How Long Does it Take for a Glass Bottle to Degrade in a Landfill?

Discarded bottles begin their long road to decomposition.
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We really don’t know exactly how long it takes a glass bottle to decompose in a landfill, but we do know that it can break into smaller pieces eventually. Decomposition occurs when something breaks down into small parts or parts that are simpler in composition. In a landfill, where there are not many forces like wind and water that erode materials or specific chemicals that can weaken glass, it is likely to take a million years or more for glass to degrade.

1 The Chemical Structure of Glass and Increased Brittleness

The main ingredient in glass is silica, which is one of the hardest and most stable minerals on the Earth. Silica is the major component of sand, and glass is made of silica sand, lime and soda. If glass is immersed in such substances as high alkaline chemicals, its structure can be weakened slightly due to increased crystallization, which causes brittleness (Reference 1). It is highly unlikely that glass in a landfill would be exposed to the amount of chemicals necessary to cause this increased brittleness.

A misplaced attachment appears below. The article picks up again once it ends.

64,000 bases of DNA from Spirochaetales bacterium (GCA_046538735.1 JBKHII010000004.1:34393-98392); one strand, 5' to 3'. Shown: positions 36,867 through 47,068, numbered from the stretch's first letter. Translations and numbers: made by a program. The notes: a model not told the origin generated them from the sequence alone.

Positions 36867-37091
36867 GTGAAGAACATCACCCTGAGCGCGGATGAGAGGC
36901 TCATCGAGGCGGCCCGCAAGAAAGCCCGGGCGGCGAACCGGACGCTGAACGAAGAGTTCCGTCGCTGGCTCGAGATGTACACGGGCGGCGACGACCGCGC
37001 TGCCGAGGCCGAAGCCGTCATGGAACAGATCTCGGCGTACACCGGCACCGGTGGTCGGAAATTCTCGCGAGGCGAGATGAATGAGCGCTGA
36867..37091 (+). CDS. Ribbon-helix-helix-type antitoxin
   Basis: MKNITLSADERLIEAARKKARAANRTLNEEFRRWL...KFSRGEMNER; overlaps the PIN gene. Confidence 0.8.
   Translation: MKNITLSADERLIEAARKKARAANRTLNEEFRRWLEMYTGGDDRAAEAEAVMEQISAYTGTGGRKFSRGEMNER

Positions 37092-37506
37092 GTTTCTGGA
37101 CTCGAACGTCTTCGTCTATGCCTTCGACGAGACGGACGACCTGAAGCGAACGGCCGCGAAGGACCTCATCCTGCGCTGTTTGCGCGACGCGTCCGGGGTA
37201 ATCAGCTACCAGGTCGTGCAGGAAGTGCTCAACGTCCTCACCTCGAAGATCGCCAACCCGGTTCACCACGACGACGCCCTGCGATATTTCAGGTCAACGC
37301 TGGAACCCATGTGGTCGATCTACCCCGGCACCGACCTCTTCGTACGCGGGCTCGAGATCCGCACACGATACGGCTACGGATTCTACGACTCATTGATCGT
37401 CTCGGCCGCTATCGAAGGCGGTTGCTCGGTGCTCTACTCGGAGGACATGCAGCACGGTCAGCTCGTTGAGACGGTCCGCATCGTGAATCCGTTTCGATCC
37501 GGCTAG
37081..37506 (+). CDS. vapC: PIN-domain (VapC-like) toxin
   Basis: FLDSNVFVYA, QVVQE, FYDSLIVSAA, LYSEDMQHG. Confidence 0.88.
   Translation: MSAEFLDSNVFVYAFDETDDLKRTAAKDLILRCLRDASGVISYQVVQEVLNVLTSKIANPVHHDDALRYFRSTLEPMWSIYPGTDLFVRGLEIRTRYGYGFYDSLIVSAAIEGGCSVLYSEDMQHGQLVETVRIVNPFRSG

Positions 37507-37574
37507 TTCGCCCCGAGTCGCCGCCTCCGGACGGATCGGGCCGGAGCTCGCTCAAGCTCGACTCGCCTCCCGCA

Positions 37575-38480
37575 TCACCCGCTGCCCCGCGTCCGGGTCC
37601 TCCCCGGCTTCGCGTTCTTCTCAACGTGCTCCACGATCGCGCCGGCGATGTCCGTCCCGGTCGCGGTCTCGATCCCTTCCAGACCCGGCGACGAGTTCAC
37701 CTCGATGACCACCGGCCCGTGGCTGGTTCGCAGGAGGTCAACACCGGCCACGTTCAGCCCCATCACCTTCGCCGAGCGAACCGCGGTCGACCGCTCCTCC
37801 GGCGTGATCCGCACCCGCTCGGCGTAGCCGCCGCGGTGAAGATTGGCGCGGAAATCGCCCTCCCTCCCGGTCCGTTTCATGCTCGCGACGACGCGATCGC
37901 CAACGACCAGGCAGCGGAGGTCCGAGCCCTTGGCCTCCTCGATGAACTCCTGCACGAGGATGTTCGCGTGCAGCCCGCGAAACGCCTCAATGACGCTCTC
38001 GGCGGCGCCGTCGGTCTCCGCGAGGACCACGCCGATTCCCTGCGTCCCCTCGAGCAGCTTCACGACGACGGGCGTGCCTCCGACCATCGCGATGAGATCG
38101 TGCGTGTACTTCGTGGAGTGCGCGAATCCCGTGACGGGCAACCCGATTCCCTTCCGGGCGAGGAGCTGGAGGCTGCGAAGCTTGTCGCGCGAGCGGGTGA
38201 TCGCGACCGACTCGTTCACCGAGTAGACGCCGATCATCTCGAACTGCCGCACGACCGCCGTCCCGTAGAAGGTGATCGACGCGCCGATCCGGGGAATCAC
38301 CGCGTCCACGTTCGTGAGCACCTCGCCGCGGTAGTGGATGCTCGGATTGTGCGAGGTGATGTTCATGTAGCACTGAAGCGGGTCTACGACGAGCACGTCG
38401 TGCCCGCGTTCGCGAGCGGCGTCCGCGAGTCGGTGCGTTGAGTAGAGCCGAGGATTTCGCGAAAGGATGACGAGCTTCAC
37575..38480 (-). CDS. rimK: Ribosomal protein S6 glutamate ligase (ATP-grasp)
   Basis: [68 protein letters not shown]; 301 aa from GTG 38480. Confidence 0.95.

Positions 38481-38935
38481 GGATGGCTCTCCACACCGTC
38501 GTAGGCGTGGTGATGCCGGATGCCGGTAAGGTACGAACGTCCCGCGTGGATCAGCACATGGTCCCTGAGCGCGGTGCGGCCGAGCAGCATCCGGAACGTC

2 Glass Can Last a Very Long Time

There are glass pieces in museums that date back to 2000 B.C. In addition, glass has been found at meteor impact sites. It is believed that the incredible heat generated from the force of the impact created glass, and some of these impacts are estimated to have occurred 15 million years ago. These glass samples still exist today, indicating that glass can remain in virtually its same form for thousands to millions of years.

3 Amount of Glass in Landfills

Glass can possibly take a million or more years to break down and we have a lot in the nation's landfills and across the world. According to the Clean Air Council, a nonprofit environmental organization, in 2008, only 23.1 percent of glass discarded was recycled. Even though our Earth's crust is made mostly of silica, this is not in the form of glass. Now, with landfills across the planet, glass is fast becoming a major ingredient in pockets of Earth's crust and it will not decompose anytime soon.

4 Recycling of Glass, a Melting Pot

Glass can last millions of years, but it also can be recycled and made into various products virtually endlessly. It is recycled by heating to temperatures as high as approximately 2,800 degrees Fahrenheit; when glass melts, it can be molded into new shapes. However, different colors of glass have different ingredients with varying melting points. For this reason, glass is sorted by color to make the recycling effort more efficient. Recycling can limit the amount of space taken up in landfills by everlasting glass.

Terri Schab is an biologist/wetland scientist who is passionate about ecosystem biogeochemical functions, environmental policy and any plant or fungi that exists. She was the lead scientist for a large wetland migration bank in the Pacific Northwest and is especially passionate about chemistry, ecosystem functions, green issues and science in general. She has also studied mathematics and has taught statistics in her career.